Morris' Disappearing Bag by Rosemary Wells is classic Wells. And if you know what that entails, you're as dorky as I am. Morris is a bunny who gets annoyed on Christmas morning when all his siblings get better presents than his lame teddy bear--till he discovers the extra package behind the tree. Rosemary Wells has a quirky, simple style that makes you laugh without quite knowing why, and her bunnies are always so incredibly human, especially in the complex and annoyed relationships between brothers and sisters. You'll never find a better illustrator of bunny facial expressions, I guarantee it.

Sweet lord, I could go on and on with this one. Look forward to more installments as the month wears on. And happy Santa Lucia...if there are any Swedish chicks reading this, be careful not to set fire to your hair.

Friday, December 01, 2006

East Side West Side: CAGE MATCH.

Dear Ottawa,

Why are you acting so messed up towards me? Is it something I said? My constant grousing that Vancouver is a way more hospitable place (well, maybe not during the last few weeks, but STILL)? Is that why I can't hear myself over the ice pellets pounding on the roof? Can I make it up to you or whatever?

How about if I tell you how much I love Ontario writers? Alice Munro? KILLER. Though I just couldn't get into her newest book, The View from Castle Rock. The general consensus seems to be that the first section is pretty dense, and I'm sorry, but if I don't love something within 50 pages, I move on. But I still remember reading Progress of Love when I was about 13 and pretty much losing it over her insight, her plainly descriptive language, the way she sees into the hearts of her characters in a way that makes you re-evaluate your life and your relationships through the reflections of these made-up people.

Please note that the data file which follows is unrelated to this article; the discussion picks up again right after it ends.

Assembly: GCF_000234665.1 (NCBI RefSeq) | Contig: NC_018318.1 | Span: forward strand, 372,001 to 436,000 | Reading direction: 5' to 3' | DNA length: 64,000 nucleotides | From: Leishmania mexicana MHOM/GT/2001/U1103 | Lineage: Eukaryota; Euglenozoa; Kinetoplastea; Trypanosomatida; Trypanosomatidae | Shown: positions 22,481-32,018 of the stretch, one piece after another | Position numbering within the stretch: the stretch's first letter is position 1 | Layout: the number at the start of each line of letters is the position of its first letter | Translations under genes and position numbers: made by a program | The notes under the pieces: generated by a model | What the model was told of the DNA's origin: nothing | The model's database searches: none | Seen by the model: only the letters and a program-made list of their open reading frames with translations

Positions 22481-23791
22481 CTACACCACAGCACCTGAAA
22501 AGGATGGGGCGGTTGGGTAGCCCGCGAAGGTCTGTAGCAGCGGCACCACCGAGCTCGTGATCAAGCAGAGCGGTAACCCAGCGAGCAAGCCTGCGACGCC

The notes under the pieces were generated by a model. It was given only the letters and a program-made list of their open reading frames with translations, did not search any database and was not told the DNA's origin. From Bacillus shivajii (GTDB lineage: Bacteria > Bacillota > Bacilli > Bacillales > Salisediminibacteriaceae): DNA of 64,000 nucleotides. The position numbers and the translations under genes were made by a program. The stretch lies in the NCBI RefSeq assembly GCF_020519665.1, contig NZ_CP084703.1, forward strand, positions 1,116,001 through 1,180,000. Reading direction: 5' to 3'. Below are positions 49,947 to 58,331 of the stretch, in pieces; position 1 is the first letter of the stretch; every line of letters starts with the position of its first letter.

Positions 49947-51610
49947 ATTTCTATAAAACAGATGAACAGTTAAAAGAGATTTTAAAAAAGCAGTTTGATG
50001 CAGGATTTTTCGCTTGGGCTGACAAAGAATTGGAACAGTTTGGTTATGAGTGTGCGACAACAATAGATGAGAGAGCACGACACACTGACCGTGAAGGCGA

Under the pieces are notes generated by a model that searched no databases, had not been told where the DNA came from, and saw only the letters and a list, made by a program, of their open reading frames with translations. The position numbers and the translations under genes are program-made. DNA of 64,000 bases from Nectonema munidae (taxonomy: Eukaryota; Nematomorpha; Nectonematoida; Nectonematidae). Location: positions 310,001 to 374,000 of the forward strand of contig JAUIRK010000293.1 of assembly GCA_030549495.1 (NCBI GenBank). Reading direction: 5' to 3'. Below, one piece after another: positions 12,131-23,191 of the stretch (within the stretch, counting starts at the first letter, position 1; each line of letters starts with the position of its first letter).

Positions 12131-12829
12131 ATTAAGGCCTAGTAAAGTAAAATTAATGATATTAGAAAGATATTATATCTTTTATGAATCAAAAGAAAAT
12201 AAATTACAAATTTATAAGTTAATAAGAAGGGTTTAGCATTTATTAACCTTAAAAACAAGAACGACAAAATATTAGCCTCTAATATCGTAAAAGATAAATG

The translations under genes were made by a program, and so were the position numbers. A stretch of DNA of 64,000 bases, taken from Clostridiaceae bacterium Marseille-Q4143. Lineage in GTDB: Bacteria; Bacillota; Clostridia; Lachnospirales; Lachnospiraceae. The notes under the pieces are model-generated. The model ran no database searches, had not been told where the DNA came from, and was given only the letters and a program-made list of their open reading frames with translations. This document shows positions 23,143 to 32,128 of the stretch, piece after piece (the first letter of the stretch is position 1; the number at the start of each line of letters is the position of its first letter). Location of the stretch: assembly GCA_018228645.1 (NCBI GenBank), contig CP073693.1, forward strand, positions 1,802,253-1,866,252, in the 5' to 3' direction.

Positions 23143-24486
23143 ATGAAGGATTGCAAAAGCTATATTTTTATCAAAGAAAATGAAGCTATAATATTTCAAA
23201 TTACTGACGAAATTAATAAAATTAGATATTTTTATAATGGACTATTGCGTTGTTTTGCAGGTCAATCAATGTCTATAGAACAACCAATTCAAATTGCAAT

I've cheated on you, Ontario. I admit it. I got caught up in the granola-infused authors of the West Coast, and I'm sorry. But seriously, man, check them out. Carol Windley's amazing book Breathing Under Water and her new short story collection Home Schooling are addictive. She has this knack for the slightly supernatural, for sticking creepy ghosts and imaginary children in backyard corners and under the ocean, this way of describing the below-surface details of life on Vancouver Island that pull you right in. She juxtaposes her characters' somewhat depressing daily lives with the humbling, terrifying beauty of the mountains and the ocean and that green green landscape that's almost too much to handle.